Neil Gaiman has already blogged about this, but what the hell. There were only two moments when the Western guests at the 2007 International Science Fiction and Fantasy Conference in Chengdu baffled our hosts with our inscrutable Occidental ways. One was when Neil and I were on a bus with editor Jenny Bai and our interpreters, Heather and Cecilia. There were only two seats available, and the ladies wanted Neil and myself to have them. "No, no, no," I said, "there is no way I can possibly take that seat and leave you standing. It's simply not going to happen." And Neil amplified, "It's a cultural thing. There's nothing you can do about it" So two of the women sat, although it was clear they had no idea why we insisted on it.
The other moment was when we came upon what looked to be a scavenged videophone carefully set alongside a stack of cardboard and some glass and plastic bottles by a curbside recycler. "It's a Bill Gibson moment!" Neil and I said in unison, and we began dancing about, snapping photographs.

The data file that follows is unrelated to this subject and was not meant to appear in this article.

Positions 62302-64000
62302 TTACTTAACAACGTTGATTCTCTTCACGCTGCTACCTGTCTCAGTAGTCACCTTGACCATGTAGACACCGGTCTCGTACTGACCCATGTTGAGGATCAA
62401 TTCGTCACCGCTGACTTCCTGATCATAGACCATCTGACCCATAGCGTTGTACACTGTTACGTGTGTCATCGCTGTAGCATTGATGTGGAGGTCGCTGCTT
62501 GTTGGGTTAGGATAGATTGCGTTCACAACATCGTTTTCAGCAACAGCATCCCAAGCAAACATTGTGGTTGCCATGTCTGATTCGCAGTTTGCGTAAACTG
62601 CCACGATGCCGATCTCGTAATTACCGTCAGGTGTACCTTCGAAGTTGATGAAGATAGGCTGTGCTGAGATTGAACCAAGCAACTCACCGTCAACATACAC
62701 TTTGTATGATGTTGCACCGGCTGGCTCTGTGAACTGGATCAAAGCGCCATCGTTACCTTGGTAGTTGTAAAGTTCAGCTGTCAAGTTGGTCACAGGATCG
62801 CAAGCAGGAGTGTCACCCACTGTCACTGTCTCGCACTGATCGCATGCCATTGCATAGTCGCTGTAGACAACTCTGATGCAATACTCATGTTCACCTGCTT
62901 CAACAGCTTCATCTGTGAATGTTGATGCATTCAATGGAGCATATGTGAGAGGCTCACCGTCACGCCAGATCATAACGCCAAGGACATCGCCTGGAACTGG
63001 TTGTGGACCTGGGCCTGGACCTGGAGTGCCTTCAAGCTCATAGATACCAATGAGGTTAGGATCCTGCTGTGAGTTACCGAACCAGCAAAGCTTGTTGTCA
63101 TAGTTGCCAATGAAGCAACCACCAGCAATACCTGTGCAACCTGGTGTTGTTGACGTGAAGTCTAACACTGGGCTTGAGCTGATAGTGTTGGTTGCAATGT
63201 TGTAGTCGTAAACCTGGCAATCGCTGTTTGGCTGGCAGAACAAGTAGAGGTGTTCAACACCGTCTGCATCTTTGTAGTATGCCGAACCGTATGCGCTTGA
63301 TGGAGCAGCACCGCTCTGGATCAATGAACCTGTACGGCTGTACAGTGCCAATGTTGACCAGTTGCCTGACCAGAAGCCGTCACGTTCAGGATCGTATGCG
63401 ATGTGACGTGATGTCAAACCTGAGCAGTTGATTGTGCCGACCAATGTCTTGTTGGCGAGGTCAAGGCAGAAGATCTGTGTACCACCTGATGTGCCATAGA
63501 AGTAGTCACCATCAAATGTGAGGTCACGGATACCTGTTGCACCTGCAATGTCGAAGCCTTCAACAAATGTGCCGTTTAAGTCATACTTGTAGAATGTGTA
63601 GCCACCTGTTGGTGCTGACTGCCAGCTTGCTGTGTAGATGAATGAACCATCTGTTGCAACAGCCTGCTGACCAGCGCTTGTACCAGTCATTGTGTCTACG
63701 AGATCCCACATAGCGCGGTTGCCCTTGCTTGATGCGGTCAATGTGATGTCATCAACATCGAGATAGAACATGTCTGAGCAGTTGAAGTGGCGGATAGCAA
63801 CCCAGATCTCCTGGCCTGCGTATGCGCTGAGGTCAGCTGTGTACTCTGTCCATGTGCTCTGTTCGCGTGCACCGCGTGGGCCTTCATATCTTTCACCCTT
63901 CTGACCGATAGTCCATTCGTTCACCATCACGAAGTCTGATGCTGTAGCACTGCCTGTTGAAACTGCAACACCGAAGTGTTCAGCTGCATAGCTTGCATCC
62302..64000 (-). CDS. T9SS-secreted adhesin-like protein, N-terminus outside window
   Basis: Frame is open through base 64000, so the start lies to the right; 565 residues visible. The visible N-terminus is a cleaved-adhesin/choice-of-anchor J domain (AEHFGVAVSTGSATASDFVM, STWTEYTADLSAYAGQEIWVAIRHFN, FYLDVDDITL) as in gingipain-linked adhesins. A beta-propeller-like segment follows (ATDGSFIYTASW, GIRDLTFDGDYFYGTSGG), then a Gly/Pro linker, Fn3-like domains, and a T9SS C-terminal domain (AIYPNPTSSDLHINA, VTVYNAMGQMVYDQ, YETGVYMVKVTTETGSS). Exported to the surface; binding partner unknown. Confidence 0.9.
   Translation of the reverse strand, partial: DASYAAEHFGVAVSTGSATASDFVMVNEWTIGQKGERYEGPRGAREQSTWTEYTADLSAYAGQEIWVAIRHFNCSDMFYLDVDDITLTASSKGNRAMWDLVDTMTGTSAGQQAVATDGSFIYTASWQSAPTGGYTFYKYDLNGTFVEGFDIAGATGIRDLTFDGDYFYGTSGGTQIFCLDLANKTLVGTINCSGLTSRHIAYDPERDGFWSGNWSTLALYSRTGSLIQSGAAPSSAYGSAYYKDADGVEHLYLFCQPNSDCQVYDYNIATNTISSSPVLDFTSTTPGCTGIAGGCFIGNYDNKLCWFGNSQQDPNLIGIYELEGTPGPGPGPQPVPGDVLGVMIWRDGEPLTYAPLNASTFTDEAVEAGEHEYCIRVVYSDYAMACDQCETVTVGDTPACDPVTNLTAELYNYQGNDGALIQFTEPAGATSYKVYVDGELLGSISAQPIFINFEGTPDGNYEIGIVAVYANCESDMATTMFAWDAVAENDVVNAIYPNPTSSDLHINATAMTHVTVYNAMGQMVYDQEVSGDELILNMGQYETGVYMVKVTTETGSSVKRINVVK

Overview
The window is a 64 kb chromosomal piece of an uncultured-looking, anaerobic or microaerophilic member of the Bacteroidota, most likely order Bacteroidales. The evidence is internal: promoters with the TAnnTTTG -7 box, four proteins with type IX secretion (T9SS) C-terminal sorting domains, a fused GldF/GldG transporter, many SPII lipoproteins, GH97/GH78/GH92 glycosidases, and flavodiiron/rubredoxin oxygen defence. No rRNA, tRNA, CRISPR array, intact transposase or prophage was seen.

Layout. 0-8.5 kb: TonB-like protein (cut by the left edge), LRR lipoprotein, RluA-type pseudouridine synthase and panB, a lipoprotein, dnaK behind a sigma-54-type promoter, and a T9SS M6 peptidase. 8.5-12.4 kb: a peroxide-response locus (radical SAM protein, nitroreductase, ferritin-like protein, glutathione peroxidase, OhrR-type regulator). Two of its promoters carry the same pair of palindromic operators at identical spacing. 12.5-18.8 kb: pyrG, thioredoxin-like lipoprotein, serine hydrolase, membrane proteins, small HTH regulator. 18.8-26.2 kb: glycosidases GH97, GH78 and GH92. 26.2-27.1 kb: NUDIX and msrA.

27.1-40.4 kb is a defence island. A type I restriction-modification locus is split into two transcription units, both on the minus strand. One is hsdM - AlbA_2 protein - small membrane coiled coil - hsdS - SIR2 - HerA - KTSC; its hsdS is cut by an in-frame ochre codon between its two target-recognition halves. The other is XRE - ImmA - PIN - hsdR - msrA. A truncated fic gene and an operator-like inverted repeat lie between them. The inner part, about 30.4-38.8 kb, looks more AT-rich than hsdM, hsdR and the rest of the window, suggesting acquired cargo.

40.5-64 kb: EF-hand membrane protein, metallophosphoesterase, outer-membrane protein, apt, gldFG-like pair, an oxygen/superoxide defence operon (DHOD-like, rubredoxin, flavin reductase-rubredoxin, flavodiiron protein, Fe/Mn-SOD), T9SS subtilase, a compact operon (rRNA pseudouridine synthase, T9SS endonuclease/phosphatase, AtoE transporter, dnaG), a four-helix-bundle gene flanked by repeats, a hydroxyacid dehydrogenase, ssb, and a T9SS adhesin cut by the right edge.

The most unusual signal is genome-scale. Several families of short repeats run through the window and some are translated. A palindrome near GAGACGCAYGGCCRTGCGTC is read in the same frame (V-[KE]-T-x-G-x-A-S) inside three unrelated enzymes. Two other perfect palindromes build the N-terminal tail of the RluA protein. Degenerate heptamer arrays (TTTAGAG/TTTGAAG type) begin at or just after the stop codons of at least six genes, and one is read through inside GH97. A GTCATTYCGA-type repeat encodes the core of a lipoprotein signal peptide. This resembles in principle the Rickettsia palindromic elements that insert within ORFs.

"Why are you taking pictures of that?" somebody asked, almost forlornly. And it was hard to explain. But back in 1984, when Neuromancer came out, Bill's trademark combination of high tech and street scavenging was a vivid snapshot of the future. And now here it was, in Chengdu, an industrial city of eleven million people inside a China whose economy is booming, and suddenly it's not the future anymore.
It's just the present.